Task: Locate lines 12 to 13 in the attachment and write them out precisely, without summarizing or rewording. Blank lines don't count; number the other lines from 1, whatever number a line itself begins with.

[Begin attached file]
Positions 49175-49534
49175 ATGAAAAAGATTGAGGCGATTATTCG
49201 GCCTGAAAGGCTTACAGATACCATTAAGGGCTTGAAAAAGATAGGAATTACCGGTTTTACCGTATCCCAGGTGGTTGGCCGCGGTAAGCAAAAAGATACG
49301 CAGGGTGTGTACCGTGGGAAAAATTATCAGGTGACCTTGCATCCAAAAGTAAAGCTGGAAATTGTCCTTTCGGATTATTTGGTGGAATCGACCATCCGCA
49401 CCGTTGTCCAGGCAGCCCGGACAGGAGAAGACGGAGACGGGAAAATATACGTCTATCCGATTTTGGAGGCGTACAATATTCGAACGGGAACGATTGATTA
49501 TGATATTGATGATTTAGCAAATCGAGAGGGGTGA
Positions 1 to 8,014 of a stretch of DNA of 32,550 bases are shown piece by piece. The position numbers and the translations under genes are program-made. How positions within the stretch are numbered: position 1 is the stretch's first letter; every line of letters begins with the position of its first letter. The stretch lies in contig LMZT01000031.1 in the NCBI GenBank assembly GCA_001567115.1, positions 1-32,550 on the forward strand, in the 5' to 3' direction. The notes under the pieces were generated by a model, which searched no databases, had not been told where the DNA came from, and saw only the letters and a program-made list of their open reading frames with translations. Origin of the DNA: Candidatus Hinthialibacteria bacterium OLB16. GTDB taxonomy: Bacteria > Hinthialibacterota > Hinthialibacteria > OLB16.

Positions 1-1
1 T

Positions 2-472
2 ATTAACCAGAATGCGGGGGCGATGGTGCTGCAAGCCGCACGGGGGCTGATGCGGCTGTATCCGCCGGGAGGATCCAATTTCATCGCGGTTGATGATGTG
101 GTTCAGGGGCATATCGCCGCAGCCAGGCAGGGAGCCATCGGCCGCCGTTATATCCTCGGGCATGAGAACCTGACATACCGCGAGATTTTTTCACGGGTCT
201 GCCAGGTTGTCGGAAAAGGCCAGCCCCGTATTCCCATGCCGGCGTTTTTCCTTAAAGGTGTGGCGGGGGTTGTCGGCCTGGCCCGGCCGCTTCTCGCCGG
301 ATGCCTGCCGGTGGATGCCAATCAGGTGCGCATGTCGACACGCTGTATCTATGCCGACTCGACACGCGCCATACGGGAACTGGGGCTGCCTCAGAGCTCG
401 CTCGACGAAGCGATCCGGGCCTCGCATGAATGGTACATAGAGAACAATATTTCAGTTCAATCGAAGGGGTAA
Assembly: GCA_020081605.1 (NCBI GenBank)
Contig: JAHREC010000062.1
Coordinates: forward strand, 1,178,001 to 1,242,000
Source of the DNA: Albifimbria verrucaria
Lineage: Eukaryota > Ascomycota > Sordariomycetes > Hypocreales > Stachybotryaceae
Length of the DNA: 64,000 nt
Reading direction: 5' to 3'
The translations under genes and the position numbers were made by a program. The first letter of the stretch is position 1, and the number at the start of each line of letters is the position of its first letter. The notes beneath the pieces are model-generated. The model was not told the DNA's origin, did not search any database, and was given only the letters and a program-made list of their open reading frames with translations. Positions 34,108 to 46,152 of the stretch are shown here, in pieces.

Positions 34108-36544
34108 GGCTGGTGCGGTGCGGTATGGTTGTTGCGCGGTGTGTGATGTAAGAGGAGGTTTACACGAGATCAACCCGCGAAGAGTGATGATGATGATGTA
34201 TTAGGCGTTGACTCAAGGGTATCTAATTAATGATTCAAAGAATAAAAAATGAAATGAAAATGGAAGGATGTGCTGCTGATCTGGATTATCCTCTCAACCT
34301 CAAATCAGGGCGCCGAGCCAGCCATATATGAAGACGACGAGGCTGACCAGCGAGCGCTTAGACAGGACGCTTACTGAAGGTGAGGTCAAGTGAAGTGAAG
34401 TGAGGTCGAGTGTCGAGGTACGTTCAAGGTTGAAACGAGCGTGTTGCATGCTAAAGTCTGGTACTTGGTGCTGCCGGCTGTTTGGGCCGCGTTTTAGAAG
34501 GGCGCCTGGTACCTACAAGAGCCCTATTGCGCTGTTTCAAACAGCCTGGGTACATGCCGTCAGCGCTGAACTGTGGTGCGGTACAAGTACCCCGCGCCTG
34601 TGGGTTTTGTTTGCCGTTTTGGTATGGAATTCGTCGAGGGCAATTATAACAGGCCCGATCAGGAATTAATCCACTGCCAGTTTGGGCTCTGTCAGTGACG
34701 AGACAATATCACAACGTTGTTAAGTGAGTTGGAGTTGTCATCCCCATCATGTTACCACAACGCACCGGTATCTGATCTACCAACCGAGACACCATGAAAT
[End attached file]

101 GTTCAGGGGCATATCGCCGCAGCCAGGCAGGGAGCCATCGGCCGCCGTTATATCCTCGGGCATGAGAACCTGACATACCGCGAGATTTTTTCACGGGTCT
201 GCCAGGTTGTCGGAAAAGGCCAGCCCCGTATTCCCATGCCGGCGTTTTTCCTTAAAGGTGTGGCGGGGGTTGTCGGCCTGGCCCGGCCGCTTCTCGCCGG